By now, you will have come to understand the interactive nature of the reading process. The text presents itself in the form of black shapes on the page, and you find meaning in those black shapes by responding to the denotations of the words, their connotative implications and the various literary features through which everything is crafted. What you bring to the text is every bit as important as the way the text works on its own. Indeed, it is perhaps true to say that the text wouldn't ‘mean’ anything without you there to make sense of it - just as the tree in the forest can't make any noise unless there is someone there to hear it.
Visual appearance on the page
The title (if included)
Identify the most important aspects
Develop a unifying argument
How should I approach the introduction and conclusion to my commentary? Students often find writing introductions and conclusions quite a challenge and, although it is important not to treat them as all the same, you could consider a number of things that might help.
Samples will be in reference to the following poem:
What matters more than practice
is the fact that you, my audience,
are pulling for me, want me to pull
it off – this next sleight. Now
you see it. Something more than
whether I succeed’s at stake.
This talk is called patter. This
Getting introductions right can be one of the hardest but most significant things in your commentary. Partly because it is the first this that is heard/read, but also because it is the place in which your essay is provided with a clear sense of direction.
Your introduction might want to include:
A statement of the subject of the passage and some brief comment about on the way the passage develops the subject
A reference to one or two key features of language and style
A “signpost” that indicates the direction, the line of argument and/or interpretation the commentary is going to follow
'Magician', by Gary Miranda, is a poem in which the mental processes of a magician are being explored immediately before, during and after he has performed a magic trick for an audience. While this task would seem to be quite innocent, Miranda is able to make the task appear quite sinister by setting a tone that evokes both fear and uncertainty in the reader. This is done primarily through the controlling of pace with caesurae and enjambment, and also by Miranda's choice of menacing vocabulary.
The poem 'Magician' is as clever and deft as the tricks it describes. Through the use of concealed metaphor, combined with terse and logical language, Miranda exposes the human desire to hide from the harsh realities of life and conveys to the reader that people cannot turn to 'magic' for answers - we must discover them for ourselves.
This poem, 'Magician', by Gary Miranda, focuses on the relationship between a magician and his audience. He compares this relationship to that of 'lovers' and in doing so explores the tension between truth and deception. The first-person narrative is important to the poem as we gain a glimpse into both the public identity of this entertainer, as well as the somewhat disturbing exploration of his private thoughts and feelings.
Although the three introductions are fairly different in nature, the second being quite ‘personal’ in its reading, the first and third a little more objective, perhaps, they seem nevertheless to include similar things.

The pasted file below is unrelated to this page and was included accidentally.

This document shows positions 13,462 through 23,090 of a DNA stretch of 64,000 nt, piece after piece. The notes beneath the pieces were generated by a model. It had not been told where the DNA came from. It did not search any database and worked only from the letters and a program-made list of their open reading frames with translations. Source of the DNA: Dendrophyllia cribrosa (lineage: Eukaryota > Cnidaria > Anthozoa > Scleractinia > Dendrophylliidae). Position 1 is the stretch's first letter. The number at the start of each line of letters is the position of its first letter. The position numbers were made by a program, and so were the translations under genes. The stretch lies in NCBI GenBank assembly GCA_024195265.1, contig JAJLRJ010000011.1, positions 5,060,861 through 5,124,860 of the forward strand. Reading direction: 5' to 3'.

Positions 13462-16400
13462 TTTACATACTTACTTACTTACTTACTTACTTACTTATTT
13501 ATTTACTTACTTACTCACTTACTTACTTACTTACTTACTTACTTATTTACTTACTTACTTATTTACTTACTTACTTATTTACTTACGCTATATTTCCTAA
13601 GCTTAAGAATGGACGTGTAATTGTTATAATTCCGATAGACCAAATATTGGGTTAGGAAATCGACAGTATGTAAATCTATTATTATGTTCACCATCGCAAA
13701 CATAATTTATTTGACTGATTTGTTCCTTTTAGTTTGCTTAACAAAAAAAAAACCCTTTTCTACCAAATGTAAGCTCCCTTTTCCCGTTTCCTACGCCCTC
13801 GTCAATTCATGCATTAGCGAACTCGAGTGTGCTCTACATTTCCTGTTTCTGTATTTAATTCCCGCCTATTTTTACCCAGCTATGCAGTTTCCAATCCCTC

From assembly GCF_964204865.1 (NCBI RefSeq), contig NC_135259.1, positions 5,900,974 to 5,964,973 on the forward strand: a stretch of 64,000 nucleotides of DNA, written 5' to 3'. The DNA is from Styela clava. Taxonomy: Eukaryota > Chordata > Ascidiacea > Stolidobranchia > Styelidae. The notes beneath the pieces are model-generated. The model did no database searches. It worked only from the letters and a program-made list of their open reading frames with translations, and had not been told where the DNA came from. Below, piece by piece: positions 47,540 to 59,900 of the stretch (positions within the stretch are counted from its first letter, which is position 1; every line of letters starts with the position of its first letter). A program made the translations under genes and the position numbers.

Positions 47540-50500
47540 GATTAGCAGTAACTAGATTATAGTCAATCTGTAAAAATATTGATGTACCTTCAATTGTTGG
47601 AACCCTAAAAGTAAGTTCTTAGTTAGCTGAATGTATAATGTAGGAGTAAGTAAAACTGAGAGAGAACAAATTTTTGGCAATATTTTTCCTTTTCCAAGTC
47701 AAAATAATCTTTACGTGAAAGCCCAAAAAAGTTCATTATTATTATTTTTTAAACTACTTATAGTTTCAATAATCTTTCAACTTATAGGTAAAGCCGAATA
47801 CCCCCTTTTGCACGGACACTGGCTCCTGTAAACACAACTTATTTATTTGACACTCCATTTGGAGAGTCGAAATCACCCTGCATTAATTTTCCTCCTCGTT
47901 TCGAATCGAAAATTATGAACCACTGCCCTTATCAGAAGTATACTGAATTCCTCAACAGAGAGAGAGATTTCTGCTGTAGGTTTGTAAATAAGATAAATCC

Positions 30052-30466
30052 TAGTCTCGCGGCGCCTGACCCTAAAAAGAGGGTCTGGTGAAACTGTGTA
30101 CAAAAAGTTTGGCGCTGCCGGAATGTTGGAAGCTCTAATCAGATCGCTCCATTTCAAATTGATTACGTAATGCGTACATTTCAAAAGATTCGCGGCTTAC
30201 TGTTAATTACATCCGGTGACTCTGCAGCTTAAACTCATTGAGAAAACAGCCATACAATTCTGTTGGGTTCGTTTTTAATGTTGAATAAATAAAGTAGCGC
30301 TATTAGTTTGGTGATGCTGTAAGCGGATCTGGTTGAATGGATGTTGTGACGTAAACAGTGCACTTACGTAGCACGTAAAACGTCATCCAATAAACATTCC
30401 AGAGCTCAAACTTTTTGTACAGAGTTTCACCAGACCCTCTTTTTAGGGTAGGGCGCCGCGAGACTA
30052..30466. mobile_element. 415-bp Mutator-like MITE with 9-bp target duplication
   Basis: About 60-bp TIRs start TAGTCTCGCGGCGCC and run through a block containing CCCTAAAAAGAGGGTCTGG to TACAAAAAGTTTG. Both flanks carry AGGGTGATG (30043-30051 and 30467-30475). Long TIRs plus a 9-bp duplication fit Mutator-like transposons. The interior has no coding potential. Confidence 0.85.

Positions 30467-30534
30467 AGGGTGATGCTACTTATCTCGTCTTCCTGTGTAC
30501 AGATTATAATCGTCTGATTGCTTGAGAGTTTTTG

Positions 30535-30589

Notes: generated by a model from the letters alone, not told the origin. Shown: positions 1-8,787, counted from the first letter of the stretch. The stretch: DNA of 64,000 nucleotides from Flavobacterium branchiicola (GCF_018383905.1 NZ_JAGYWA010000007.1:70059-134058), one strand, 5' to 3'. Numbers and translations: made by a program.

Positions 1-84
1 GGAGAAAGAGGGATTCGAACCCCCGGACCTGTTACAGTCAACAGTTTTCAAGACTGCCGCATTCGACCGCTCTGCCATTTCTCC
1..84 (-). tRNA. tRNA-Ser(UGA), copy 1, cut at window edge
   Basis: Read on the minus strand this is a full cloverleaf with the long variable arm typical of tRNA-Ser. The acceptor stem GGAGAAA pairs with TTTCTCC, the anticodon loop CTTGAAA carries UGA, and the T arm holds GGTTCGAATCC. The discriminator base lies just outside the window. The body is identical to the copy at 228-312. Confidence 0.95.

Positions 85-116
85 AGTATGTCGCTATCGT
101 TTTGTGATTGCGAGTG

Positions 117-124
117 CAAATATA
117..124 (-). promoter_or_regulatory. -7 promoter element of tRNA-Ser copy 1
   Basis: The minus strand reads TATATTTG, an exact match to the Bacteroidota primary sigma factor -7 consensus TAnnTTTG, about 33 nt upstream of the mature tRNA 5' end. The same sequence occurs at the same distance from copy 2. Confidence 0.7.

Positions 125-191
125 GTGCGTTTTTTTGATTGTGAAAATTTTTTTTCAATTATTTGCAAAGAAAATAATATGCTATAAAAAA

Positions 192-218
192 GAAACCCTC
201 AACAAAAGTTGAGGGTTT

It would be wrong to suggest that you should always adopt the above formula in your approach to writing introductions to commentaries, but at least you now have a sense of the kinds of things which might be considered appropriate.
In the past, you may have been told to treat your conclusion as a summary of your main ideas. While there is an element of truth in this, just to repeat the things you have already said seems rather pointless and repetitive. Try to think of your conclusion as a means to address some of the following:
In summary, what is the most important thing your commentary has attempted to say? For instance, take us back to your basic line of argument: what have you tried to argue in this commentary?
What has the poem or prose extract in essence suggested about its central subject?
What do you feel is the most significant strength of the poem or prose extract? Is there a key component/stylistic feature from which it gains its main effect?
Does the poem or prose extract have any kind of 'message'? What does it fundamentally say about human experience or the human condition? In what way does it connect to real life?
What's the main effect of the poem or prose extract in terms of the reader?
Read through the following three concluding paragraphs of a commentary written in response to the poem 'Magician'. What do you feel are the strengths and weaknesses of each conclusion?
The poem, 'Magician', by Gary Miranda, is one of rising and falling tension as the sinister inner-thoughts of a performing magician are explored. The very clever way in which Miranda associates fear with the magician is highlighted by his use of structuring to affect tone. The excitement created throughout the initial stanza enthralls the reader into a poem that at first sight seems shallow. The depth of the poem is however made clear by the final message presented in the last lines. This message being of the importance of understanding that which is happening around us, not just in the physical world that we can see but also in regard to those important things we cannot always see.